“Therefore, since Christ suffered for us in the flesh, arm yourselves also with the same mind, for he who has suffered in the flesh has ceased from sin, that he no longer should live the rest of his time in the flesh for the lusts of men, but for the will of God” (1 Peter 4:1-2).

“But when the fullness of the time had come, God sent forth His Son, born of a woman, born under the law…” (Galatians 4:4).

“And to the angel of the church of the Laodiceans write, ‘These things says the Amen, the Faithful and True Witness, the Beginning of the creation of God’” (Revelation 3:14).

Through His sufferings and His resurrection into the New Creation, He made the way for others to join Him in the world above. Now, we can become part of this New Creation.

“Therefore, if anyone is in Christ, he is a new creation; old things have passed away; behold, all things have become new” (2 Corinthians 5:17).

This New Creation that we abide in is not a realm of the flesh but of the spirit. This is why that Peter explained that Jesus was put to death in the flesh but quickened in the Spirit (1 Peter 3:18). This realm of the spirit is the realm in which the promises made to Old Covenant Israel would be fulfilled. It is the realm in which the “glories to follow” would be found.

Of this salvation the prophets have inquired and searched carefully, who prophesied of the grace that would come to you, searching what, or what manner of time, the Spirit of Christ who was in them was indicating when He testified beforehand the sufferings of Christ and the glories that would follow. (1 Peter 1:10-11).

Those who abide in this New Creation are able to partake in the blessings promised to Abraham through appropriating the righteousness of Christ. Paul explained, “If you are Christ’s, then you are Abraham’s seed, and heirs according to the promise” (Galatians 3:29). Like Abraham, the righteousness of Christ is imputed on the individual who trusts in Him as Paul stated in Romans 4:3. An individual does not have to keep the Law perfectly (or at all where the Gentiles were concerned) to fulfill the righteous requirements of the Law.

“…so that the requirement of the Law might be fulfilled in us, who do not walk according to the flesh but according to the Spirit” (Romans 8:4).

Jesus fulfilled this requirement in order that all of those who approach God “through the resurrection of Jesus Christ” are found faultless and are able to receive the inheritance promised in the Old Covenant. Jesus suffered in order that this may be possible, and it is only through Him – not our own abilities – that the promises can be received. Jesus died to the realm of the flesh in order that He could make a way for man to enter the realm of the Spirit.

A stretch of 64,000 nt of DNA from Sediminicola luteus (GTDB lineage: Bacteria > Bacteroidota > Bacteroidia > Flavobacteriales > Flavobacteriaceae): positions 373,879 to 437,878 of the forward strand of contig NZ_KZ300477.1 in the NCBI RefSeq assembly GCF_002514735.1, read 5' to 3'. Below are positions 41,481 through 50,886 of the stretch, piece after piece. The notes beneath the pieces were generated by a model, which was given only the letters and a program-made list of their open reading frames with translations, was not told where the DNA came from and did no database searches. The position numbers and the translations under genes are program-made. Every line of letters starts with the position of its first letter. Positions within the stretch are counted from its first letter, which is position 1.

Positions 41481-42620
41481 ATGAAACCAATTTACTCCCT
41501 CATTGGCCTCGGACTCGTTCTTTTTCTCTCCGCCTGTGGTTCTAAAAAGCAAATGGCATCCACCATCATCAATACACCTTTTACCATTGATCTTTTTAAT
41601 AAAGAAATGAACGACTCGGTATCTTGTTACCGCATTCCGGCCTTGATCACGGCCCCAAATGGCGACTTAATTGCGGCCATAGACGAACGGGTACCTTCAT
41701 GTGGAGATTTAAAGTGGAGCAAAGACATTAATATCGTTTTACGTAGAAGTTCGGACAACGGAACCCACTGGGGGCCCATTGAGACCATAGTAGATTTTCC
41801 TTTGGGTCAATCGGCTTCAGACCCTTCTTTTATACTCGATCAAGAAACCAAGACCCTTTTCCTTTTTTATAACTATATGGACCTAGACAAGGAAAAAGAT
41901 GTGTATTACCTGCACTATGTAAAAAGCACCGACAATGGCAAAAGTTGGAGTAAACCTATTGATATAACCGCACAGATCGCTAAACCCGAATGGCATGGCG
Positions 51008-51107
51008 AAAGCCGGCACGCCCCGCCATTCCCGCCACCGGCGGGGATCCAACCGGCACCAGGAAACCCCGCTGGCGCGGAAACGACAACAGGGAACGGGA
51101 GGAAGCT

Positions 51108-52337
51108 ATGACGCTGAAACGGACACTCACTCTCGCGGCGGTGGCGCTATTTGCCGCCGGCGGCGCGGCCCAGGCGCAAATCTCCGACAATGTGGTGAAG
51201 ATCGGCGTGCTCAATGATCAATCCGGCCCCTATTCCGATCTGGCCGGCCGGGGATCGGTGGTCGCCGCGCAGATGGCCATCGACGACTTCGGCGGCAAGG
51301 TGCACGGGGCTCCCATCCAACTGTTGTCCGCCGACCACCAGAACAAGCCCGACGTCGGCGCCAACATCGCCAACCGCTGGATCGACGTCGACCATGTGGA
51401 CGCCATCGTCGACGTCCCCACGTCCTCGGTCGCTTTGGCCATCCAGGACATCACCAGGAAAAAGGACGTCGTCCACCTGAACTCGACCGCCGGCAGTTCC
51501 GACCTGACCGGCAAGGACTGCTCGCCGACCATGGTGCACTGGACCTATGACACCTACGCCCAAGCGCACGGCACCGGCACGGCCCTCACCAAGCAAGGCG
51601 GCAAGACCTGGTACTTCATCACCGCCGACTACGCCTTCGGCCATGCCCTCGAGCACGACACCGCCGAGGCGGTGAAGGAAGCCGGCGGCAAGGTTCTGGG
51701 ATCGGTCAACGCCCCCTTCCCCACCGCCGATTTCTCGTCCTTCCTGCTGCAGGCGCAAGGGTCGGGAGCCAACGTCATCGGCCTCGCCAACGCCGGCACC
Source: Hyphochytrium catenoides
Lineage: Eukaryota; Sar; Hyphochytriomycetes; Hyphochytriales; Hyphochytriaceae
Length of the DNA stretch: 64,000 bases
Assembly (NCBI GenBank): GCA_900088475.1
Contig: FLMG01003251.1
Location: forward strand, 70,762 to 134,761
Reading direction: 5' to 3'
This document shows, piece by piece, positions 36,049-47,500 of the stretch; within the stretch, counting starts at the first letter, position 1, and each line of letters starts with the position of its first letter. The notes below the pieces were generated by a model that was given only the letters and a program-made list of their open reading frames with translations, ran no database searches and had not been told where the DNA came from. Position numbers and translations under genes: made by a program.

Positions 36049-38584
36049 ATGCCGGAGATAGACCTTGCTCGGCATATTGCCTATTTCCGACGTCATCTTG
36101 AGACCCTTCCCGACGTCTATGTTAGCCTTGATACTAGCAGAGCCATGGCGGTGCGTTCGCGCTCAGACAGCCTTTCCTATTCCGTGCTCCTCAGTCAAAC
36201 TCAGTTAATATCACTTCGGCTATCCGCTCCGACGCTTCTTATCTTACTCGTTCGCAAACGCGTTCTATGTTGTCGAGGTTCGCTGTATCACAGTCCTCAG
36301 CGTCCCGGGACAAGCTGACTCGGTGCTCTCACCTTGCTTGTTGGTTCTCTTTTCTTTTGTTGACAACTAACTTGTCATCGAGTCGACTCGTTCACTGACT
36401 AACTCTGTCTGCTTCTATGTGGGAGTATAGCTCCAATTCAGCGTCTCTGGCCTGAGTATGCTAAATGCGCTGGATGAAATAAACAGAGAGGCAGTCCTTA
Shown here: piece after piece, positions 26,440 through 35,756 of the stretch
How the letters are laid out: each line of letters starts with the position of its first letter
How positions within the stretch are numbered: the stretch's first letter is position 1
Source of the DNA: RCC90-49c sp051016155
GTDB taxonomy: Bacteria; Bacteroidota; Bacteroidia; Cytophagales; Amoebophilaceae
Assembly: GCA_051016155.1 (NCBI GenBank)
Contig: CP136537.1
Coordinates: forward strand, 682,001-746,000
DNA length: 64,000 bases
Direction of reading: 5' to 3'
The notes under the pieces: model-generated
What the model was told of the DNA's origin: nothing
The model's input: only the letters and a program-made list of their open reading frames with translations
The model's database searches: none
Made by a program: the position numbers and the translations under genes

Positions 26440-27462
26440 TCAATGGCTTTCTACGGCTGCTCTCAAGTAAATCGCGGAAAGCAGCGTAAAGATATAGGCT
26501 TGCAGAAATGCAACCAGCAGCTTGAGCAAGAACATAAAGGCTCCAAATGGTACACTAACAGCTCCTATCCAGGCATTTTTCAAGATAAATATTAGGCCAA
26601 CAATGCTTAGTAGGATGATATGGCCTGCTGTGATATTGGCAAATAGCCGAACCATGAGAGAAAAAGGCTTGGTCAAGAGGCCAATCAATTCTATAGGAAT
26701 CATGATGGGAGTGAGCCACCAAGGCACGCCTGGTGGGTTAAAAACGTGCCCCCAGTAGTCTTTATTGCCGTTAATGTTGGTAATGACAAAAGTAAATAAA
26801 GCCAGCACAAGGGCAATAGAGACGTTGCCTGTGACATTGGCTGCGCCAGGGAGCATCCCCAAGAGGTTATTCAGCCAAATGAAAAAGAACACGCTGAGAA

Flesh and Spirit in 1 Peter 3:18-4:4

As mentioned earlier in the essay, flesh and spirit are the keys to understanding 1 Peter 4:6. In this section, we will examine how Peter uses those words in this context in order that we can understand properly the passage in question. We have already studied 1 Peter 3:18, so our next text is 1 Peter 3:21.

1 Peter 3:21

“Corresponding to that, baptism now saves you – not the removal of dirt [filth – KJV] from the flesh, but an appeal to God for a good conscience – through the resurrection of Jesus Christ…” (1 Peter 3:21).

Baptism, which was an antitype for the flood, is the way through which one conforms to the death of Christ (Romans 6:3). As the waters of the flood saved him from an evil generation, the waters of baptism were the way through which the first century saints could escape their bondage of sin. Hence, Peter wrote, “baptism now saves us.” What Peter does next is quite interesting; keeping in the context of Jesus’ death to the realm of the flesh and being made alive in the realm of the spirit, Peter points out that the baptism that an individual undergoes under the New Covenant is not for the purpose of removing the filth of the flesh – that is, it is distinct from the multiple baptisms of the Old Covenant whose purpose was to cleanse man according to the flesh.